The COVID-19 pandemic has exacerbated the flaws in the U.S. employer-based health insurance system, magnified racial disparities in health and health care, and overwhelmed the country's underfunded public health infrastructure. These are the same systematic failures that have always harmed and killed the nation's most vulnerable. While everyone wishes for an end to this national tragedy, the authors believe a new normal must be defined for the postpandemic period.In the postpandemic period, policies that were once labeled radical and impossible will be urgent and necessary. Examples of such policies include providing universal health care, dismantling the structures that propagate racism and injustice, and reinvesting in public health. Previous research by the authors has shown that their medical student colleagues recognize that it is their responsibility to address policies that harm patients and to support reforms at the scale the authors propose. This commitment to a better future is reflected in the widespread mobilization of medical students seen across the United States. Recognizing that the old normal is unsustainable, the authors call on those who previously benefited from the status quo to instead seek a new postpandemic normal that works for all.


Subject(s)
COVID-19 , Forecasting , Health Services Accessibility/trends , Healthcare Disparities/trends , Public Policy/trends , Health Status Disparities , Humans , Insurance, Health/trends , Racism/trends , SARS-CoV-2 , Students, Medical , United States/epidemiology
13.
Risk Anal ; 40(S1): 2272-2299, 2020 11.
Article in English | MEDLINE | ID: covidwho-948522

ABSTRACT

One-fifth of the way through the 21st century, a commonality of factors with those of the last 50 years may offer the opportunity to address unfinished business and current challenges. The recommendations include: (1) Resisting the tendency to oversimplify scientific assessments by reliance on single disciplines in lieu of clear weight-of-evidence expressions, and on single quantitative point estimates of health protective values for policy decisions; (2) Improving the separation of science and judgment in risk assessment through the use of clear expressions of the range of judgments that bracket protective quantitative levels for public health protection; (3) Use of comparative risk to achieve the greatest gains in health and the environment; and (4) Where applicable, reversal of the risk assessment and risk management steps to facilitate timely and substantive improvements in public health and the environment. Lessons learned and improvements in the risk assessment process are applied to the unprecedented challenges of the 21st century such as, pandemics and climate change. The beneficial application of the risk assessment and risk management paradigm to ensure timely research with consistency and transparency of assessments is presented. Institutions with mandated stability and leadership roles at the national and international levels are essential to ensure timely interdisciplinary scientific assessment at the interface with public policy as a basis for organized policy decisions, to meet time sensitive goals, and to inform the public.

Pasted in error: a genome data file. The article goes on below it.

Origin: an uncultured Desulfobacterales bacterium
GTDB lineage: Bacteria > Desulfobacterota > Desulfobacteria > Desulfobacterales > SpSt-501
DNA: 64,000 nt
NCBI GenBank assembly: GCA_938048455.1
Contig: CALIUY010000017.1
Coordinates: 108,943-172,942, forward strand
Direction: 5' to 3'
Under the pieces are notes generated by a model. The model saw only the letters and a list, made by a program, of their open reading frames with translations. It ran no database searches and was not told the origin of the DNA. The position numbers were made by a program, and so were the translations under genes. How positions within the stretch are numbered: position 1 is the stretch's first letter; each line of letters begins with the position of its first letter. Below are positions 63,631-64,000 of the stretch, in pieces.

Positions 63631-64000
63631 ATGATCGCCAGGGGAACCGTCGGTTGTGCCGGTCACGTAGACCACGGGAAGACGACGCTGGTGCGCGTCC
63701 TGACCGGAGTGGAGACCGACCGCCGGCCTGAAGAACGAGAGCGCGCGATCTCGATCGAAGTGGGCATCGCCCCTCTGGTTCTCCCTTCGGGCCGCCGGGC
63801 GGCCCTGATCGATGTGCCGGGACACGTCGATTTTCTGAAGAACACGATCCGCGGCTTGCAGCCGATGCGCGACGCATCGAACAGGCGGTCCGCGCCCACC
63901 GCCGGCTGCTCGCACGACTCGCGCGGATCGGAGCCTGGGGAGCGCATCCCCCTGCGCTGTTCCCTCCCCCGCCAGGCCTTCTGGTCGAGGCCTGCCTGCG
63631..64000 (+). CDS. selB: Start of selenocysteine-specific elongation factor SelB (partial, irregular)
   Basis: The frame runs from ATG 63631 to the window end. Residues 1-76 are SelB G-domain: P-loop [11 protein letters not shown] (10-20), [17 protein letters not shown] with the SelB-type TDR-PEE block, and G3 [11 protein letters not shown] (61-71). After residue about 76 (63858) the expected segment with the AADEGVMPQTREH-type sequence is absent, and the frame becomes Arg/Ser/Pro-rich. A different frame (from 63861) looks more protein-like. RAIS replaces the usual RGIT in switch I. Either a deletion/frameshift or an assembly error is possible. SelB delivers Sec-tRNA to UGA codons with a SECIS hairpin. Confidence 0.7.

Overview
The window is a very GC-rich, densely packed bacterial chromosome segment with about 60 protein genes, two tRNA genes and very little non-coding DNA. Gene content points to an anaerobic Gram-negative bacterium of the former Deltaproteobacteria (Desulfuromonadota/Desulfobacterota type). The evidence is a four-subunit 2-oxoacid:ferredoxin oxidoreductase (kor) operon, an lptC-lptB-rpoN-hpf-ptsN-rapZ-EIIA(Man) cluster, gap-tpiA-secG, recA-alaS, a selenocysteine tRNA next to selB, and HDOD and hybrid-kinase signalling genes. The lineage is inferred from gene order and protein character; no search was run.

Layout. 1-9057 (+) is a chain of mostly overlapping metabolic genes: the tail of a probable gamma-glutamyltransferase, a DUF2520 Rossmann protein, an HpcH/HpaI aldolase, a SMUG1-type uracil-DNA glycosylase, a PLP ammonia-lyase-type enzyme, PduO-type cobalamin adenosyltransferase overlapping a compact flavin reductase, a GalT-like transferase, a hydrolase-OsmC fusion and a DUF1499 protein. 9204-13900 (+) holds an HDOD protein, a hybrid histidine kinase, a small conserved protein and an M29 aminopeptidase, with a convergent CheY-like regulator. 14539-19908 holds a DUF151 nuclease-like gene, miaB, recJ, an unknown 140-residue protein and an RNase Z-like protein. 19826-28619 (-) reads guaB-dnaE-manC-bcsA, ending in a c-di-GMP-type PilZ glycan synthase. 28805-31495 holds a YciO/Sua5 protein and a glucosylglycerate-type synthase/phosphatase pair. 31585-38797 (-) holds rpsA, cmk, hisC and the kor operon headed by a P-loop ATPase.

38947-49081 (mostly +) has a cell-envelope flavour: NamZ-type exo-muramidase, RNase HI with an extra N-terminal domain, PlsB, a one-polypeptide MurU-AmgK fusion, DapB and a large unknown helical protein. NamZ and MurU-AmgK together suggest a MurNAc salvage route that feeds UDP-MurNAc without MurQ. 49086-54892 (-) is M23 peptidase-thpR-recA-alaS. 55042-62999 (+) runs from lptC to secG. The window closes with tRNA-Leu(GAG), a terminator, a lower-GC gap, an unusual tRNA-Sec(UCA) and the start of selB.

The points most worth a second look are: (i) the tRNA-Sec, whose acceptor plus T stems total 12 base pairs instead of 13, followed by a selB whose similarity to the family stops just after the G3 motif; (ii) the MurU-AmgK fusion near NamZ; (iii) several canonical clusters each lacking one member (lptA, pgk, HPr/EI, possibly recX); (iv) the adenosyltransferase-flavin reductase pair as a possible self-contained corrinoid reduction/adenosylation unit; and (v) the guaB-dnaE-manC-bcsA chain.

Subject(s)
Public Health , Risk Assessment , Risk Management , COVID-19/prevention & control , COVID-19/transmission , Climate Change/history , Environmental Health , Evidence-Based Medicine , History, 20th Century , History, 21st Century , Humans , Pandemics/prevention & control , Policy Making , Public Health/history , Public Health/trends , Public Policy/history , Public Policy/trends , Risk Assessment/history , Risk Assessment/trends , Risk Management/history , Risk Management/trends , SARS-CoV-2 , United States , United States Government Agencies
14.
Nat Med ; 26(12): 1829-1834, 2020 12.
Article in English | MEDLINE | ID: covidwho-834900

ABSTRACT